Mobile World Congress 2016: ‘Brands need to get their VR strategies in place’

Virtual reality technology will be a giant leap both for content and for advertising, argues Ricardo Urias, managing director at Forward Media Spain.

Virtual reality technology will be a giant leap both for content and for advertising, argues Ricardo Urias, managing director at Forward Media Spain.

Virtual reality is the talk of Mobile World Congress, with Facebook’s Mark Zuckerberg promoting the technology and predicting that it will become the “most social platform.”

He told the Congress that 5G will open the way for VR which allows us to share experiences in real-time sitting in opposite parts of the world. And Facebook published figures showing that one million hours of video have been watched on the Samsung Gear VR headset. Walking the halls of the Fira, there are plenty of VR experiences on hand, with people queuing to try out headsets such as HTC’s Vive, while LG has launched its own system.

But we won’t have to wait for 5G — expected in 2020 — for VR to take off. The moment when it becomes a must-have gadget in every household is much closer. I think VR will be a two track story. Gamers will buy high-end headsets such as Facebook’s Oculus Rift and the Sony Morpheus visor which is expected soon. They will get amazing experiences.

The mass of people though will probably have cheaper headsets, such as Google Cardboard, which are used in combination with their smartphone. Some five million Google Cardboard headsets haven distributed already. Meanwhile, LG’s new LG 360 VR headset sat teaches by cable to LG smartphones, which is big news for mobile-supported VR.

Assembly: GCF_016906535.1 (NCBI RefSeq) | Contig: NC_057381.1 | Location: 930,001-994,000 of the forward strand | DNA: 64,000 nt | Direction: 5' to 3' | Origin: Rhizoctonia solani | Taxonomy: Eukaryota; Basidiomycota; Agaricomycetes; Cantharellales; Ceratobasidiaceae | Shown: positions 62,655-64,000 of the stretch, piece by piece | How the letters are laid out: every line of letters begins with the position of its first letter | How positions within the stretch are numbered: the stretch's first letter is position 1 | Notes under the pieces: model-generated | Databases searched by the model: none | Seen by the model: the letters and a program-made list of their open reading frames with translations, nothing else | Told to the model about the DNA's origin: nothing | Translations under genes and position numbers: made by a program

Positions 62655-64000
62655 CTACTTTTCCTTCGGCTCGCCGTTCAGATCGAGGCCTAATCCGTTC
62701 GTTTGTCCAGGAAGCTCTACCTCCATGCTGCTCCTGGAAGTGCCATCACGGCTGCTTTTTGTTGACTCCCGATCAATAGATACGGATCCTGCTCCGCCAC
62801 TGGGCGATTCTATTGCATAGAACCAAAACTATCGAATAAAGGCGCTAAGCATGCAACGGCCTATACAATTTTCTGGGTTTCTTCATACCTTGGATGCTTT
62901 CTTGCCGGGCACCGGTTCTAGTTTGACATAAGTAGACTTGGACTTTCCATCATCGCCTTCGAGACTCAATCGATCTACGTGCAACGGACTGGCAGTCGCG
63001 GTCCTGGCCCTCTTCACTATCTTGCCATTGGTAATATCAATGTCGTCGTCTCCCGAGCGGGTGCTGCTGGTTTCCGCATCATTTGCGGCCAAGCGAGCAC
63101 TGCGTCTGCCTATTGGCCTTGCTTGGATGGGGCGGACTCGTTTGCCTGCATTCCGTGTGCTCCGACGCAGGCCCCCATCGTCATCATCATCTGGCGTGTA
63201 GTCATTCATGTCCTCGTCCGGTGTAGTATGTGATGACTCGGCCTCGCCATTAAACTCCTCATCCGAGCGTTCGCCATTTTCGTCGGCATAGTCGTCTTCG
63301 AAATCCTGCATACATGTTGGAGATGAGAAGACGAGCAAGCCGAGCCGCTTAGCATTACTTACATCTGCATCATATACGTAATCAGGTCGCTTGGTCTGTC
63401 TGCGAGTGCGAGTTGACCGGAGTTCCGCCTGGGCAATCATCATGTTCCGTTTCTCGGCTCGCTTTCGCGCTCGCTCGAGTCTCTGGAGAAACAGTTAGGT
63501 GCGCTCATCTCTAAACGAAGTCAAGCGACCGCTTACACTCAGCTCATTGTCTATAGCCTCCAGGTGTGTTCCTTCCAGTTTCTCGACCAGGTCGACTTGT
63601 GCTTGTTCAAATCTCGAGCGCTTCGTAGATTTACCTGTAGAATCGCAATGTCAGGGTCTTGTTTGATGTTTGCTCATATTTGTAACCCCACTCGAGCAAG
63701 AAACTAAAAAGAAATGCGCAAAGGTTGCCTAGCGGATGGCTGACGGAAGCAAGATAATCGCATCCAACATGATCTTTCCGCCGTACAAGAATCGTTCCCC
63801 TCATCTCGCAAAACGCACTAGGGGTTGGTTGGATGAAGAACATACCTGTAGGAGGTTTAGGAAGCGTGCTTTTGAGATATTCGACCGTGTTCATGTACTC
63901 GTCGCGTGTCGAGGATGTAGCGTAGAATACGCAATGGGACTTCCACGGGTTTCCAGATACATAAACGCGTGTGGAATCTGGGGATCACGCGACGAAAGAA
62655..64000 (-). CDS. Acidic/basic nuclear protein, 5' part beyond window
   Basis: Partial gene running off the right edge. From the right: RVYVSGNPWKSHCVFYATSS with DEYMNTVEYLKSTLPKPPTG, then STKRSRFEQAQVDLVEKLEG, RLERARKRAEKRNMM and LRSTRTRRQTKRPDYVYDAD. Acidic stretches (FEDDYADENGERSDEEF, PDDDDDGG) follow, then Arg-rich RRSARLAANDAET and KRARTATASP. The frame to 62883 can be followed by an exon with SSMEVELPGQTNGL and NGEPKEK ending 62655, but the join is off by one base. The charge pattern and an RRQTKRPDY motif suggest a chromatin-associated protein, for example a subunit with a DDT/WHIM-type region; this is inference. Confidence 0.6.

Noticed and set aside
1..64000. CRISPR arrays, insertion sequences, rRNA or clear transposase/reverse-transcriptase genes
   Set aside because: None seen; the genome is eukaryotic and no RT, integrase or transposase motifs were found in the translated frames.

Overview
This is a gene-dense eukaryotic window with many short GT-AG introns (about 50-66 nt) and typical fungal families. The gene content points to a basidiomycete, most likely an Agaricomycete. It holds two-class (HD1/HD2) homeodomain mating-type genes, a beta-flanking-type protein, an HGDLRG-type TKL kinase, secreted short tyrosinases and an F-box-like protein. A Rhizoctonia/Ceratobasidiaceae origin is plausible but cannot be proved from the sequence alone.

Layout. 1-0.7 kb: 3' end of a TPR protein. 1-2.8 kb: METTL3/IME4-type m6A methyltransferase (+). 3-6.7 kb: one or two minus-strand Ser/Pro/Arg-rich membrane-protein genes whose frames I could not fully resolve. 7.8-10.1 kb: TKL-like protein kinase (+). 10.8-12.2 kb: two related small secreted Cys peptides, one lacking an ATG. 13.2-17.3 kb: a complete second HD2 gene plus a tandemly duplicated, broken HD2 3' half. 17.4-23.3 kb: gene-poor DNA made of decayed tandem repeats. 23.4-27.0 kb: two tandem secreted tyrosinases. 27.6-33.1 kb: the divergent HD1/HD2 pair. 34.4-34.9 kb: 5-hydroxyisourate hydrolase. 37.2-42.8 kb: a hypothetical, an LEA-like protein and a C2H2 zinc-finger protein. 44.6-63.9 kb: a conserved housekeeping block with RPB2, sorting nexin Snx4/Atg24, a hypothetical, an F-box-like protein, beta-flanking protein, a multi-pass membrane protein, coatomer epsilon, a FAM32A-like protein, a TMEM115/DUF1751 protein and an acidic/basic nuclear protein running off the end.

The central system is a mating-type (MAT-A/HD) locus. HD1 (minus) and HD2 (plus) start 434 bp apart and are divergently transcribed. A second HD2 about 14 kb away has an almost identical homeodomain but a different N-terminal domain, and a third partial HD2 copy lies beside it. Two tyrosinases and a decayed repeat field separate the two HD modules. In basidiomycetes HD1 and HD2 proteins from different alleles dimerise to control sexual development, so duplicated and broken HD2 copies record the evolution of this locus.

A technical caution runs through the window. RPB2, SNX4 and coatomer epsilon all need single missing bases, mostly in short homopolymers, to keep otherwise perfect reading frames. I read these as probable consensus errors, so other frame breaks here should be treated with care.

These low-cost headsets don’t give such a stunning experience as the expensive gadgets. But they will be vital in powering the VR revolution. VR will really gain penetration when a retailer or brand launches a useful, practical application that everyone wants to use. That could be a retailer creating an easy-to-use VR shopping experience for use at home or a brand using VR to help people understand how a product works. Or it could be a platform which allows us to enhance social experiences such as talking to our family.

VR experiences

Many retailers and brands are already experimenting with VR experiences. Over the next couple of years, millions of people around the world will have VR headsets in their homes.

All it takes is one mass market application to capture the imagination of the public and VR will become an everyday utility. This is likely to happen over the next year or two. So brands need to start preparing for the arrival of VR and to think about how they can use the technology to add value for their customers and stand out from their competitors.

A great example is our client Telefonica, which is a global giant, operating across Europe — with brands such as O2 in the UK and Movistar in Spain, — and throughout Latin America. The company is getting ready to do some amazing things with VR. The possibilities are fantastic.

For instance, it sponsors cycling and motorbike teams in Spain so it could offer consumers the chance to spend time with sports champions through virtual reality. And it runs TV channels, so we are looking at new ways of helping viewers access content around popular shows using VR.

Telefonica has also prioritised education as an area for development. This is part of the company’s wider corporate purpose. The internet is a democratic tool, so if Telefonica can help people across Latin America gain access to it and help them access education, that will really make a difference to their lives.

VR can be a wonderful tool to enhance education, offering interactivity at the pace the student wants — so they can experience something again if they don’t understand first time round.

VR is already here and is being widely used. By the time the next Mobile World Congress rolls around in 2017, we are likely to see some strong examples of VR in action. This technology will be a giant leap both for content and for advertising. Brands need to get their strategies in place so they are ready-to-go when VR becomes an everyday activity.

Originally published on M&M Global

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